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The Scenic Route

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Eye of the Needle

It seems we aren't ready for new direction in these United States. What 51 percent of us seem to be telling another 48 percent is that gas prices aren't high enough. Not enough folks have died in Iraq and Afghanistan.Corporate America doesn't have enough permission to do what they please. We haven't sacrificed enough rights to the specter of terrorism. We are not ready to give up living an excessive lifestyle for the good of our children.

To the 48 percent who voted for a different track than the one we have been on, thanks. To the one percent who voted for Ralph ... and to that other 51 percent ... what were you thinking?

I have to admit, there is a sense of safety in voting the status quo. At least, the demons envisioned for us as lying in wait along the path to the future are familiar. We don't have to imagine new ones. And, we don't have to waste precious energy, time, thought and courage changing direction. We can continue in the direction in which we are already rushing, hand basket  and all.

No sweat. No problem. No doubt.

Wednesday morning last, as I drove to town, and there was still hope for Mr. Kerry, I prayed we would get a new president. I also prayed blessings on our country, the rest of the planet and all the people who live upon it. I know any number of people were praying about the same things; and if God answers prayers in the best manner possible, there must be some wisdom hidden in the outcome of the elections of 2004.

What it is, only time will tell, but if you believe in any Great Spirit, you may also believe that Wisdom takes the long view. God knows what other lesson might be here; but a good thought is that it will be better learned by the clear knowledge that our present and uncomfortable circumstance is our own doing. An analogous situation might be letting a cookie-stealing kid take as many as she wants or providing a cigar to the boy who wants to start smoking; knowing that becoming ill by one's own actions can lead to the lessons of temperance and moderation.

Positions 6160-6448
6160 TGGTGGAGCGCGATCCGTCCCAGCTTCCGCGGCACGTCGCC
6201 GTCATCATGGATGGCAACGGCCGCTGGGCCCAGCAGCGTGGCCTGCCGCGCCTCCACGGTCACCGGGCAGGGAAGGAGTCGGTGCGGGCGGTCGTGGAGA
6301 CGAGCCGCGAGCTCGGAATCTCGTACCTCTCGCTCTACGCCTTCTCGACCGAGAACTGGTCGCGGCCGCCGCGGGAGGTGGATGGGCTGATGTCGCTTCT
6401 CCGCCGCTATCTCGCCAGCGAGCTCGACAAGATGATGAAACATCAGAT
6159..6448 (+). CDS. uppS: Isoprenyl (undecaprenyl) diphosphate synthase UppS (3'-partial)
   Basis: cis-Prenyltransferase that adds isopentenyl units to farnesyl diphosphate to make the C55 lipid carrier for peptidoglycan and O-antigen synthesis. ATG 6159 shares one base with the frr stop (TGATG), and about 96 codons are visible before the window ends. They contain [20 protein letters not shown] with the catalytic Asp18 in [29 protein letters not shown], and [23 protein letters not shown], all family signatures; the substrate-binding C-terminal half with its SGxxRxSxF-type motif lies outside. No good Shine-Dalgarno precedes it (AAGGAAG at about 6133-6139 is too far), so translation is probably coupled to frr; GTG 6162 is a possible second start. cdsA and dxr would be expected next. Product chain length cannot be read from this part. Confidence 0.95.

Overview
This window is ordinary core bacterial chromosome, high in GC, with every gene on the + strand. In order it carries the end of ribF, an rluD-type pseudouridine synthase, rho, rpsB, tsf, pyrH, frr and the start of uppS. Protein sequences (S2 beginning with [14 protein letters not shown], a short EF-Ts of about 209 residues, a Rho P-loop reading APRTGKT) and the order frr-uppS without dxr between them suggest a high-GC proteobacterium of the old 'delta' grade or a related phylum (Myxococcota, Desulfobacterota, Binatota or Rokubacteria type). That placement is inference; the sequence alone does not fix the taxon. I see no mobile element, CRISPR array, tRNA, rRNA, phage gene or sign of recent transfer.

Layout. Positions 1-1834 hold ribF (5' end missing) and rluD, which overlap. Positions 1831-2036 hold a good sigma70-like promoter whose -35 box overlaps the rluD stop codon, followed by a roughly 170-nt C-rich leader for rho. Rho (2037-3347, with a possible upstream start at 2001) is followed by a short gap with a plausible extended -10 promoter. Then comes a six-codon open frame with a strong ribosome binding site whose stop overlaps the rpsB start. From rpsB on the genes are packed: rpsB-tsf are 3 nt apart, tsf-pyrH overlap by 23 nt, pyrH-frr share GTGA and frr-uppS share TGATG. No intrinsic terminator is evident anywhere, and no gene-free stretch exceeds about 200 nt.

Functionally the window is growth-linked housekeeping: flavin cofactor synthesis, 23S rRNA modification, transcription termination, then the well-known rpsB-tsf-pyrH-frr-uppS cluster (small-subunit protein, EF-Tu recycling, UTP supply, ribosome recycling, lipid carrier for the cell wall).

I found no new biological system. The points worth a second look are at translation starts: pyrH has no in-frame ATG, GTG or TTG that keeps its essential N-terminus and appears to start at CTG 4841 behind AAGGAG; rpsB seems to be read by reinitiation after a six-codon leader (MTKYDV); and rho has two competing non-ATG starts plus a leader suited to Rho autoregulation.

We only need 51 percent of the people to realize that ... a measly 3 percent more. If we continue in our present direction, I would think that in four more years we will be uncomfortable enough to come to that realization.

As I approached town last Wednesday, I encountered two images that sum up America this month. The first was a 35-foot motor home pulling a brand-new, full-sized, four-door, four-wheel-drive pickup, a quarter-million dollar monument to consumerism which must burn a dollar per mile in fuel. On the tailgate of the pickup was a school of chrome fish leaping after another marked with Jesus' cross and named "Truth," which was devouring a "Darwin" fish. Cute, but also frightening in its logic and by its placement.

As I recall, Jesus was the guy who, after the young noble declined to give up his wealth and follow him, noted that it was easier for a camel to pass through the eye of a needle than for a rich person to get into heaven.To the people in the motor home, I say, "Make up your minds."

In the past four years, the drive during which I pray, the one from which this column takes its name, has gotten more crowded and more expensive, but no less beautiful. My temptation this week has been to bury my sensibilities under the fallen yellow leaves of the cottonwoods along the lake, or lose them in the lavender and turquoise sunset of last night. But then, I remember the young couple in the well-preserved old pickup that passed me a moment after the motor home and reminded me that there is hope. In their back window was a small, red, white and blue sticker that read, "Think. It's patriotic."

If the kids in the pickup are going to have a future, we need to change direction as a nation, and the people in the motor home have to give up a lot. God knows if they will ever be uncomfortable enough to make that change. There are others who may have a better chance of getting into heaven.

But Jesus' puzzling and hopeful addendum to his statement about the eye of the needle comes to mind: With God, all things are possible.

We of the 48 percent mustn't give up. If just one-tenth of us can, in the next four years, by example, advice or attraction, each convince one member of the 51 percent to reconsider their politics, we can move the country, and our world, to a different tack.

Sandy Compton's book, Jason's Passage, can be purchased online or by sending $10 to Jason's Passage, c/o Blue Creek Press, Box 110, Heron, MT 59844.

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Author info

Sandy Compton Sandy Compton Sandy Compton is one of the original contributors to The River Journal, and owner and publisher at Blue Creek Press (www.bluecreekpress.com). His latest book is Side Trips From Cowboy: Addiction, Recovery and the Western American Myth

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